The past year has seen a marked worsening of relations between the Russia and the West.

Aggressive rhetoric and military drills have become increasingly common as the West struggles to find a way to contain Russia’s desire for greater influence in the countries of the former Soviet Union, and punish Moscow for its actions in Ukraine, writes Fred Weir for The Christian Science Monitor.

Russia And NATO Headed For Cold War 2.0?

Russia and NATO’s military drills growing in size

Moscow and NATO have both engaged in a number of increasingly large military drills, and military activity raises the possibility of an accident which could provoke conflict, or at least a further increase in tensions.

The progression towards larger military drills shows no sign of slowing down, with NATO currently preparing for the Trident Juncture 2015, christened “the biggest NATO exercise since the end of the Cold War.”

Over 35,000 troops, 200 aircraft and 50 warships from 33 countries will take part in exercises across Italy, Spain and Portugal from September 28 to November 6, with the aim of testing the NATO Response Force, and especially the rapid response Point Force.

Aggressive rhetoric increasingly common

As well as military drills, the rhetoric stepped up a notch this week as both sides moved closer to permanently deploying troops in border zones, breathing new life into the specter of the Cold War. Not only does there exist the threat of conventional weapons, but long-standing treaties on the deployment of nuclear weapons are also being strained.

“This confrontation so far has been mostly just for show, with each side trying to demonstrate to its own people and the other guy that they are determined not to back down. Leaders on both sides are sure they can control it,” and roll it back whenever they decide to, says Viktor Kremeniuk, deputy director of the official Institute of USA-Canada Studies in Moscow.

Deployments only add to tensions

The U.S. recently revealed a plan to deploy heavy weaponry along NATO’s borders with Russia, a move which Moscow claims is a gross violation of previous agreements.

Russian President Vladimir Putin warned that Russia would be forced to react to such a plan. “If someone threatens our territories, it means that we will have to aim our armed forces accordingly at the territories from where the threat is coming. How else could it be? It is NATO that approaching our borders, it’s not like we are moving anywhere,” he said.

This week, Putin announced that 40 new intercontinental ballistic missiles would be added to Russia’s arsenal this year, provoking criticism from Western leaders. However bad the headlines may read, both sides are in fact modernizing their arsenals and the situation appears to be largely under control.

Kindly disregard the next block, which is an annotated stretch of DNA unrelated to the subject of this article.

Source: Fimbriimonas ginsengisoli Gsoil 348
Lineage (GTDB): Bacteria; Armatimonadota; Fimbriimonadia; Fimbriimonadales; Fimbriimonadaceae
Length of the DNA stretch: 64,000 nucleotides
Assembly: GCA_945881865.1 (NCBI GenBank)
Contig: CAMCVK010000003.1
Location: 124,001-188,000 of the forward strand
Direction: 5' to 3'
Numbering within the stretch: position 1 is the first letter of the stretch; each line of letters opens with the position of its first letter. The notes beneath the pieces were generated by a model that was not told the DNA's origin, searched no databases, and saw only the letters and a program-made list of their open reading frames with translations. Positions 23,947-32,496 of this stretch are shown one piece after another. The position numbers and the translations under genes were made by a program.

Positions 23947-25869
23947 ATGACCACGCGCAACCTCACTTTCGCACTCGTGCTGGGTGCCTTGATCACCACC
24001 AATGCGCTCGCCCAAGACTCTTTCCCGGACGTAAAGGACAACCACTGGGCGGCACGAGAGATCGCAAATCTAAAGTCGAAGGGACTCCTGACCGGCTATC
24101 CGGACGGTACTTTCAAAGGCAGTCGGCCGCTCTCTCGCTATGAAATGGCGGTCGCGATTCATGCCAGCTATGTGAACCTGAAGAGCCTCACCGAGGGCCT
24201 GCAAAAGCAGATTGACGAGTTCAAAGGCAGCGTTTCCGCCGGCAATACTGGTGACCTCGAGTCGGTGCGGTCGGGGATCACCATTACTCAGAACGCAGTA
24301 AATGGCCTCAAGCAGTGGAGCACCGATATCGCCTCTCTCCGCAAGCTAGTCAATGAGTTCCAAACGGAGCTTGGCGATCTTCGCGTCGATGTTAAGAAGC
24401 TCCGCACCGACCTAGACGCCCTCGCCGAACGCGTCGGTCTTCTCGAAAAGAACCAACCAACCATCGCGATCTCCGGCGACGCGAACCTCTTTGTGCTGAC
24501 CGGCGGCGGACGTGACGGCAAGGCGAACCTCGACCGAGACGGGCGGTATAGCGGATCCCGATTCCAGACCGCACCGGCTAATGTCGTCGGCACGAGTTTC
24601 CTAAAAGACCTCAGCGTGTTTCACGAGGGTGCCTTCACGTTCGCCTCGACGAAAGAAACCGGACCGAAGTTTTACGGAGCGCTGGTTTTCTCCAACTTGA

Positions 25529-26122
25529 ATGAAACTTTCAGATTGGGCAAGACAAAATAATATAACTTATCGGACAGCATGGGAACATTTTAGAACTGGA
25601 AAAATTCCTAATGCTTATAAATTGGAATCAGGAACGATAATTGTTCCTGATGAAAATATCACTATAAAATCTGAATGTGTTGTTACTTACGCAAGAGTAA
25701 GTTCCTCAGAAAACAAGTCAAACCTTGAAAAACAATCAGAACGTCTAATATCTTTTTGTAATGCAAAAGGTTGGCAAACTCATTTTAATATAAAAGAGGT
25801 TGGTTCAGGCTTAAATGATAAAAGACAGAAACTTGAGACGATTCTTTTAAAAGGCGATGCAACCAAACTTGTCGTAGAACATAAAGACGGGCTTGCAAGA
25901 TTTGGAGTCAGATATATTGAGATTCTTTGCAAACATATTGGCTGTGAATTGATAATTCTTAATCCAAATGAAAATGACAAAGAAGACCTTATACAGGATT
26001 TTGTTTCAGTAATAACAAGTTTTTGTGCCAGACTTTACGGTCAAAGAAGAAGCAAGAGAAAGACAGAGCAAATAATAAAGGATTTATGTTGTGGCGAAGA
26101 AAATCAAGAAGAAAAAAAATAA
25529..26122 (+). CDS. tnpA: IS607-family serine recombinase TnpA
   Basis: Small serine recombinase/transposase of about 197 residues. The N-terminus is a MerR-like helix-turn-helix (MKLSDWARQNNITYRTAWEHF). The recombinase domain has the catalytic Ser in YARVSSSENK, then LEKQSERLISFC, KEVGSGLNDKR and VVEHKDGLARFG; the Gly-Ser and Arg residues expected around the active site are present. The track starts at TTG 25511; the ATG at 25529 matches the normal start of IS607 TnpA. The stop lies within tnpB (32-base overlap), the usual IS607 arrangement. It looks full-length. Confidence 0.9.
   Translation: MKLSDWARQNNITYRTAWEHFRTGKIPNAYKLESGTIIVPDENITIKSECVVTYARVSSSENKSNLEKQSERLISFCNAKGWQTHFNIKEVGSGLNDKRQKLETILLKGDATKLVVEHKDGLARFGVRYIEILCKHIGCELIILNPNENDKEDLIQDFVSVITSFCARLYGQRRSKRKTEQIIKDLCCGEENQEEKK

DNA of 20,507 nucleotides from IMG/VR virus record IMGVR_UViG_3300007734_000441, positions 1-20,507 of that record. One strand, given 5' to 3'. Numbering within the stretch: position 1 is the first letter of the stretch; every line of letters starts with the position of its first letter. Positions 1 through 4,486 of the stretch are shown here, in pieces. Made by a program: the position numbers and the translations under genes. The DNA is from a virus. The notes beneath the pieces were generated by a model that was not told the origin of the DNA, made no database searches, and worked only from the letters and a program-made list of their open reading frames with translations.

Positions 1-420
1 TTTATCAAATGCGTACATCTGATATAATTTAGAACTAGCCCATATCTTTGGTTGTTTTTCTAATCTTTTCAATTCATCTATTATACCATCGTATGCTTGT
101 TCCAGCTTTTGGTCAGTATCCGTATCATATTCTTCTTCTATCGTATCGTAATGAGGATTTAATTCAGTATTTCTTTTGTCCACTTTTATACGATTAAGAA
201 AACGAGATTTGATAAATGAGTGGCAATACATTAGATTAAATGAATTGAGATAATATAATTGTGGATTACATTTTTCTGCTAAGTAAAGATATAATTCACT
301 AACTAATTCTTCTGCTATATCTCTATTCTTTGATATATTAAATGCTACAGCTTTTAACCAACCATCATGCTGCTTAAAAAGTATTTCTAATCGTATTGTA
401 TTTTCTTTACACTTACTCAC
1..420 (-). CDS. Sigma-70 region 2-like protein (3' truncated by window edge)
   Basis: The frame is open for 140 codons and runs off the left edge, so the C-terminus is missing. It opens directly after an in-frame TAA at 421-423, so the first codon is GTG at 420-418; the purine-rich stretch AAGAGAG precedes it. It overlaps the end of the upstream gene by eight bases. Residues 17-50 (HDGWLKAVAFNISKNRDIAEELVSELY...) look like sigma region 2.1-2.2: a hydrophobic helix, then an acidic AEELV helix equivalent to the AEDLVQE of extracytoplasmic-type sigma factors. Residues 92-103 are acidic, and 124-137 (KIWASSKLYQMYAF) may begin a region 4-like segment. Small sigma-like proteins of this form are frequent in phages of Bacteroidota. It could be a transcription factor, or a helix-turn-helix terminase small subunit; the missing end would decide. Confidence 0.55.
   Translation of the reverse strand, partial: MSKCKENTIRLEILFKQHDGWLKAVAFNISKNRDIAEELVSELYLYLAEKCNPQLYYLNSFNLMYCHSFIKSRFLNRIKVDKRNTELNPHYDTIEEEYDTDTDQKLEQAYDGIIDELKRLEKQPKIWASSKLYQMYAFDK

Medium- and short-range nuclear missiles are an area of greater concern for some experts. NATO’s missile defense system seems likely to provoke the deployment of Iskander-M missile in the Russian enclave of Kaliningrad.

Accusations of treaty violations have been flying from both sides. Washington has said that Moscow has violated the Intermediate Nuclear Forces (INF) accord, and then threatened to deploy nuclear-capable missiles in Europe. Such a move would spell the end for the INF.

“We are seeing a very serious turn,” says Alexander Golts, an independent expert on the Russian military. “We had a stable status quo, based mainly on treaties and mutual trust. When you transition from that to a situation where security is based on mutual military deterrence, that’s a very different world. But that’s where we are headed, quite rapidly.”

Treaty violations only encourage return to Cold War-style standoff

The cancellation of the INF could see the return of the nuclear standoff which weighed heavily on Europe in the mid-1980s, when the population of almost all European capitals knew that they were within 8 minutes of Soviet and U.S. missiles.

“It’s in no one’s interests to scrap this treaty, but it’s clearly become a target for people on both sides who think words must be backed up by resolute actions,” says Kremeniuk.

“We have all these people who never left the cold war mentality behind, who seem to think their moment has arrived. The logic of escalating rhetoric, followed by confirming actions, is already in full swing. Unless leaders on both sides call a halt to this deterioration, the basic pillars of European security – which people worked so hard to put in place – could get knocked away.”

Politicians on both sides need to arrest the slide towards Cold War 2.0 before it is too late. Hawkish elements in Washington and Moscow appear to be winning the public relations battle at the moment, but the situation must be changed before the battle turns into a full-blown international war.